Look I wish every moment in Flyers history was a good one, but that’s just not how it goes.
Yep, it’s been exactly 10 years since Patrick Kane’s infamous overtime goal in Game 6 of the 2010 Stanley Cup Final.
Boy does it ever feel like just yesterday and not a whole decade? Still hurt all the same, and a slam dunk on the short list of most painful Flyers losses in franchise history.
Because I hate myself apparently, let’s take a stroll down memory lane here and go back to June 9th of 2010 as therapy in preparation for the Flyers’ revenge with their impending Stanley Cup title run they’re about to embark on.
After shooting themselves in the foot in Game 5 with a 3-0 deficit in Chicago, the Flyers were facing elimination back home at the Wachovia Center in Game 6.
Though the Flyers avoiding a disastrous start this time around, Dustin Byfuglien would open the scoring for the visitors though Scott Hartnell would get it back before intermission to keep the game from getting out of hand.
In the second Daniel Briere would give the Flyers a short-lived lead eight minutes in, but the 2-1 lead would last less than two minutes as Patrick Sharp evened things up at 2-2. It would prove to be the only lead the Flyers would have in the game, and to make matters worse Andrew Ladd would give the Blackhawks the lead just before the second intermission.
Thankfully for the Flyers Hartnell was on his game with his back against the wall, and provided a dramatic equalizer in Hartnellmania fashion with 3:59 left in regulation. The crowd exploded with the tying goal as the Flyers proved their ability to bounce back once again.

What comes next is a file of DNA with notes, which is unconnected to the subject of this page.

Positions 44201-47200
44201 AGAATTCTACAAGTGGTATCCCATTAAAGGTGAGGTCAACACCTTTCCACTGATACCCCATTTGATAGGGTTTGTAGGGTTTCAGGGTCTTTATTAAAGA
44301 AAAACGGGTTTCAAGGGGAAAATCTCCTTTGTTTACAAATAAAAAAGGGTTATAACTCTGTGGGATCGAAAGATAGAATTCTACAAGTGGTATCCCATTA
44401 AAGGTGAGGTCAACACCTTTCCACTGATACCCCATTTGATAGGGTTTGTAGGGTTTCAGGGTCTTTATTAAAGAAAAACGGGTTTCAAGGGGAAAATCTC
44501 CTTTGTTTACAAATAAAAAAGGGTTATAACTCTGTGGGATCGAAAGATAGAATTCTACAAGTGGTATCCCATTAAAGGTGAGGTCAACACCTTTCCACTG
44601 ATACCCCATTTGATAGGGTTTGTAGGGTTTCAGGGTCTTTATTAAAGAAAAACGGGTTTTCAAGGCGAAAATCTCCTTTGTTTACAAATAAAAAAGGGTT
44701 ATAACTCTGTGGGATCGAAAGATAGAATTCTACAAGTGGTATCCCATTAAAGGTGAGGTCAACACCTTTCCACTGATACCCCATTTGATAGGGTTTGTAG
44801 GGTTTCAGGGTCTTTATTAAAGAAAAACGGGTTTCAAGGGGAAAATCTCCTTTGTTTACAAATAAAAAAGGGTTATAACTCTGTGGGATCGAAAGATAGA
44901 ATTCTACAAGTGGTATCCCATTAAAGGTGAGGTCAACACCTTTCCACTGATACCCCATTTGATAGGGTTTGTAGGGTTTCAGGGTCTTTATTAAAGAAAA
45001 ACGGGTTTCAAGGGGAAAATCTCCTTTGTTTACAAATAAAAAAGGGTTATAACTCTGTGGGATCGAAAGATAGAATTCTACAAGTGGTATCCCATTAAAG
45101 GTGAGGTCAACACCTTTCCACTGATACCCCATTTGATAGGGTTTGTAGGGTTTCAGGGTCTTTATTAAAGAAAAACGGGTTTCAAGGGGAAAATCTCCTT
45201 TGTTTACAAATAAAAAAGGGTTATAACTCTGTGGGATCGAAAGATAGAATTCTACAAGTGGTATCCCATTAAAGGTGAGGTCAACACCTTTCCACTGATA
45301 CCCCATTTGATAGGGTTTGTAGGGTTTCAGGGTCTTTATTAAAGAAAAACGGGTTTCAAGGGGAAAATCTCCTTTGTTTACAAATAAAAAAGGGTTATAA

It all seemed so perfectly 2009-10 Flyers with the comeback, the HartnellDown, and an overtime winner to keep their improbable season alive for another night.
But that all changed when Kane roared down the left wing and caught Michael Leighton off guard with an ice-level laser from near the goal line. Kane shook Kimmo Timonen off the wall and his quick release fooled Leighton —and countless others. Though confused reigned, the puck was nestled in the far side of Leighton’s net. When the official came over and lifted up the net to reveal the puck it was all over, and just like that the Flyers’ magical run and pursuit of their third Stanley Cup was over.
Thought it’s been 10 years now, and so much has changed since that night it still feels like it was just yesterday —and it doesn’t feel like it really hurts any less after all this time.
Also on June 9th in franchise history...former Phantoms coach and then later assistant general manager John Paddock was born in 1954...